Financial planning is an intangible service that is hard for most consumers to evaluate (at least, until they’ve actually been through it). And because of the uncertainty about whether the advisor will provide good financial planning value, perceived trust plays an important role in choosing a financial advisor. Yet, most advisors have few credible ways to convey trustworthiness, particularly when getting started – and as a result, will often choose to work for a large well-established firm, in the hopes of leveraging the big brand of a large firm to increase their perceived trustworthiness and ultimately win more clients.
In this week’s #OfficeHours with @MichaelKitces, my Tuesday 1PM EST broadcast via Periscope, we explore whether it’s really necessary to have a big firm brand in order to succeed as a new financial advisor, and whether choosing to affiliate with a well-established national firm is really still the asset it once was.
Because while it’s true that a well-known national financial services brand can lend credibility to advisors – especially for new advisors – and help them build trust with their clients, as we’ve seen following the most recent financial crisis, a firm’s brand may become a liability as well. This is particularly concerning given that changes to a large firm’s brand are almost always out of an advisor’s control, even though the advisor’s business may suffer the consequences.
Fortunately, the reality is that for most advisors, the importance of a firm’s brand will diminish with time. While clients may initially rely it as the basis for their trust, after gaining experience working with an advisor, client trust begins to shift from the firm to the specific advisor they are actually working with. This shift helps to explain why most advisors still retained most clients (even if they worked at a large firm whose reputation was sullied by the financial crisis), and similar is why most advisors who go independent (to a firm without a known consumer brand) still end out retaining most of their clients.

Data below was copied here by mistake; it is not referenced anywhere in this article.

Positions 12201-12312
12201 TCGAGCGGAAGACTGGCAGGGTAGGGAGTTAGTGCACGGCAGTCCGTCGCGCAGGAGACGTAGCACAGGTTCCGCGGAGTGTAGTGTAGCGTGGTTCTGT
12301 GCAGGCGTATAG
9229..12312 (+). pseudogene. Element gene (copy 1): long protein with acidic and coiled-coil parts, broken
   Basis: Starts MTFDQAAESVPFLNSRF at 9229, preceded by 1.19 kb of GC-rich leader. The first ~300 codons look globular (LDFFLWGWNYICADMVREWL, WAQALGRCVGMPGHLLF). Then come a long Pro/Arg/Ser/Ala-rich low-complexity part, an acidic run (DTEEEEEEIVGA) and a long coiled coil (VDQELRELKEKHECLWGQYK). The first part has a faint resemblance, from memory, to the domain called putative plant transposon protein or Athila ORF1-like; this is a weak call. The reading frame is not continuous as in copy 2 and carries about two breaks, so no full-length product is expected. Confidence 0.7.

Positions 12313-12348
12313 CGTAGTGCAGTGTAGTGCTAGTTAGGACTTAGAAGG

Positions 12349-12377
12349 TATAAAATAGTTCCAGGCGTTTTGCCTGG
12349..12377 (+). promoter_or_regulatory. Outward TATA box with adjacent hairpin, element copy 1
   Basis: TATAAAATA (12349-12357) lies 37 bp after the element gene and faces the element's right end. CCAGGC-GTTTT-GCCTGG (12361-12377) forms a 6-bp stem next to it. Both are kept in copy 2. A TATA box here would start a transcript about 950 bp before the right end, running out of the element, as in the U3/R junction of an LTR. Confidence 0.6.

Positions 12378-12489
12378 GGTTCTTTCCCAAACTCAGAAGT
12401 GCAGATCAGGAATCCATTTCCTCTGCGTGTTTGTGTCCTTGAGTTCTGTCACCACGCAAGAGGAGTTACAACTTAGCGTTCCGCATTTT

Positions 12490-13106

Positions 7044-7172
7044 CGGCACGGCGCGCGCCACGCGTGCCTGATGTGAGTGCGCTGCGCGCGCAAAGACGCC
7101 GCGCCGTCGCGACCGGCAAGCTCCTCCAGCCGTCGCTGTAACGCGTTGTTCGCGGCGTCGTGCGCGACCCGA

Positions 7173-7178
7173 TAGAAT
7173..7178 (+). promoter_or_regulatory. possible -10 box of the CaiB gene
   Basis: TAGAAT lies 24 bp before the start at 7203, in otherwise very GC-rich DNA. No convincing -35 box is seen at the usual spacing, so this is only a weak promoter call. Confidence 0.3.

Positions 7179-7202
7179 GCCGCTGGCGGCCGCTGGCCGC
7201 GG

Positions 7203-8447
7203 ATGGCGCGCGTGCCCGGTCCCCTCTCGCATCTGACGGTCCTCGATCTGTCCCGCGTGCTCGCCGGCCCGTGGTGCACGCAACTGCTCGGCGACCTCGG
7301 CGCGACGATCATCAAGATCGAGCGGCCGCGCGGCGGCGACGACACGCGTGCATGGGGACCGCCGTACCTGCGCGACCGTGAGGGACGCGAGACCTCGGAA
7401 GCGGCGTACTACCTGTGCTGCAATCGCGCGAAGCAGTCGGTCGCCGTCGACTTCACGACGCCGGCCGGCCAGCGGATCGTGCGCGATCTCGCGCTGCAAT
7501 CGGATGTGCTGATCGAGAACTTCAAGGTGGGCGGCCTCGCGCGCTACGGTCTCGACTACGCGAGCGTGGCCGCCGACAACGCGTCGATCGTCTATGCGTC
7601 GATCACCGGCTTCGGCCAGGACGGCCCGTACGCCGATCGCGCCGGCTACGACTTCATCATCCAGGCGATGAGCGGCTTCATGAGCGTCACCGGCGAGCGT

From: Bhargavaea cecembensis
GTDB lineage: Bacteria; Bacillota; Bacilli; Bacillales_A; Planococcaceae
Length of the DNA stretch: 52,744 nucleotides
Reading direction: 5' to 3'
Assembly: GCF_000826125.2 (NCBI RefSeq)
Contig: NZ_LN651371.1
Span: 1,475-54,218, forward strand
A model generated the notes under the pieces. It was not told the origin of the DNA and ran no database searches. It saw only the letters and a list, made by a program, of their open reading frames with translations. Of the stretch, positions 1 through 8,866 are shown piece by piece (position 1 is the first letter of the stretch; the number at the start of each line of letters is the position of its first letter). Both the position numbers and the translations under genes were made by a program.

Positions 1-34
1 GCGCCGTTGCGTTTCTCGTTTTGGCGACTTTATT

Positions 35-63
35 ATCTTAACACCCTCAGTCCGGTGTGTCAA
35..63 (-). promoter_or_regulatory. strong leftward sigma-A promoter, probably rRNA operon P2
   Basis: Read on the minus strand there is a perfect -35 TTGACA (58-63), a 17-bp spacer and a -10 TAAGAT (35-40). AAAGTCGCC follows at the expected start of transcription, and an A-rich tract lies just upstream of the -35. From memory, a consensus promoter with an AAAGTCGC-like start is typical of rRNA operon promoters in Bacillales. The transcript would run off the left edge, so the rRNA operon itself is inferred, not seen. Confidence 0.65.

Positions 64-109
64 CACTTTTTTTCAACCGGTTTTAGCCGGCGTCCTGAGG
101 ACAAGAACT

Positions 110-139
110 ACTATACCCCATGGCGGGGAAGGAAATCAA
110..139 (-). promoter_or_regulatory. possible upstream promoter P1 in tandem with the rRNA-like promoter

Fortunately for advisors who may have no desire to work for a big firm, there are other methods for developing trustworthiness as well. Having an effective website, and maintaining professional appearance and conduct, really matter when clients don’t have many other indicators of trust to rely upon. And independent advisors can and often do leverage the brands of their RIA custodians – most of which are national consumer brands as well. But ultimately, the “fastest” way to build a trusted brand is still through the development of a niche. Because the reality is that most individual independent advisors will never have the potential to become a nationally known consumer brand… but it is possible to become the known, liked, and trusted expert in a particular niche community in just a few years, which is more than enough for one advisor to build a successful practice!